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- 46 month(s) ago
In a remote corner of eastern Rwanda, farmer Louis Ntiricakeza hacked at the trunk of one of his banana trees with a small, rusty machete.
Pointing to the pieces of bark scattering on the ground he explained his technique, a process that offers hope against impending climate change.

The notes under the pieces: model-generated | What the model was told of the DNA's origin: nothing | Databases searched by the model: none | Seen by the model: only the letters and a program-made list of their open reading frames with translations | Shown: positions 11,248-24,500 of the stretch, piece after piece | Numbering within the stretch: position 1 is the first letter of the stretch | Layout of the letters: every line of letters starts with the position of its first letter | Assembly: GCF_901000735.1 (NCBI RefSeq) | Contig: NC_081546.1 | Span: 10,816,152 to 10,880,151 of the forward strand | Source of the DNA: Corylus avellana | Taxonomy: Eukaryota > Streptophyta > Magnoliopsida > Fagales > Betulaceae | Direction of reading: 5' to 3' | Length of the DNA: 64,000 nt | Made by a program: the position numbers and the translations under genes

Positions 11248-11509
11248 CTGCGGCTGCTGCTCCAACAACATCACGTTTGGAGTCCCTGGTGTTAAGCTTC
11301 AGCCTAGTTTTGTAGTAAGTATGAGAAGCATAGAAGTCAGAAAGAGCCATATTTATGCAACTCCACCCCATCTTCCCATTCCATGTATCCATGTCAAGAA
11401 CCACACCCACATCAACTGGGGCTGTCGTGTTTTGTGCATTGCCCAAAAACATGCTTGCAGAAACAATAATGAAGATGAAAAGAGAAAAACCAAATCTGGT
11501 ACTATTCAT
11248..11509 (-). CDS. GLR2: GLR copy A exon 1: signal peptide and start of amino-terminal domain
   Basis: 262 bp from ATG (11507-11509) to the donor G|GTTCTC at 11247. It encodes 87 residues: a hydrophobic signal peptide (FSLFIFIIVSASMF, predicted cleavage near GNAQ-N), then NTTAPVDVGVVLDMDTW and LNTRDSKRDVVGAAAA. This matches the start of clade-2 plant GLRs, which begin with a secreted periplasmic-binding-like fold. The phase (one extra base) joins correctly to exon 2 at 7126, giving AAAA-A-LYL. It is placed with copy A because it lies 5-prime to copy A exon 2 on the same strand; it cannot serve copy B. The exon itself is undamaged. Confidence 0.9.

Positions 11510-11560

"We cut the bark from the banana trees to fertilise the coffee," he said, calmly moving to the next in a line of trees that tower not only over the coffee bushes but also most buildings in this village. Farms like this one, on which cash crops like coffee share soil with food-crops like bananas, could be vital to the future of central Africa's volatile Great Lakes region, according to scientists from the International Institute of Tropical Agriculture (IITA) --a non-profit research group working on solutions for hunger, malnutrition and poverty -- and the Rwandan government. The temperature here is expected to increase by about two degrees C (35 degrees F) over the next three or four decades -- a change that could devastate some crops in what is already the continent’s most densely populated region. Scientists say if aggressive, innovative farming techniques -- like the method on Ntiricakeza's farm called "inter-cropping" -- are not adopted swiftly, the people will suffer. "We have to be bold -- the consequences are difficult to contemplate," said Sanginga Nteranya, the incoming IITA general director, in an interview in Rwanda's capital, Kigali. The Great Lakes region has been a theatre of repeated violence since the 1990s -- with a civil war in Burundi in 1993, the Rwandan genocide in 1994, and rebellions and wars in the Democratic Republic of Congo from 1996 to 1997 and 1998 to 2003 --and Nteranya said lack of land was contributing to the unrest. "So intensification and real investment in agriculture is the key to feeding the population... not only feeding the population but preventing those wars," he said. Around the world, scientists and farmers are scrambling to develop crops that not only are more resilient to erratic weather but also yield more food per plot of land, to accommodate population growth. Laurence Jassogne, an agricultural systems scientist with a group called the Consortium for Improving Agriculture-based Livelihoods in Central Africa, said that if implemented successfully, inter-cropping could be one of the answers. The process leads to larger coffee harvests per hectare (2.4 acres), and the coffee -- the more fragile of the two plants -- is protected from the sun by banana trees. Banana trees also trap carbon, reducing the carbon footprint of the coffee sold on the shelves, added Jassogne. In Rwanda, some officials believe the banana-coffee scheme could also boost the economy in the short term. Near the village, Martin Simon, a researcher for Rwanda’s Agriculture Board, said that inter-cropping is already popular in Tanzania and Uganda. "When you plant coffee for the first time, before you can harvest it takes three to four years," he said while showing off another farm set up to experiment with banana-coffee fields. "Inter-cropping will lead to revenue generation after four years from coffee, and in the meantime you will be harvesting banana for food consumption." Other officials are more cautious, saying further research is needed before Rwanda changes its agricultural policy, which has long encouraged farmers to grow single crops. Celestin Gatarayiha, the head of the coffee division at the National Export Development Board who was among those who initiated the inter-cropping study, said no changes will be made before research is completed. "If it is not done well, we are scared of competition from the two crops," he said, warning that yields for both could suffer if they are planted in the wrong proportions. Other countries, like neighbouring Burundi where food is scare, are watching but moving slowly on the initiative. Coffee is essential to Burundi's economy even if it does not fill bellies, said Jassogne. But the Burundian government "wants to minimise the risk they are taking on because coffee is so important to their economy." Some farmers, meanwhile, are pleased with results but fatalistic about climate change. Ntiricakeza, one of the few who already grew both bananas and coffee on his land, is happy his income has tripled since he started inter-cropping, but preparing for climate change was not part of his agenda. "There’s nothing to do, it’s just God’s plan," he said outside his clay house. "If it rains, we harvest. If it doesn’t rain, there is drought."
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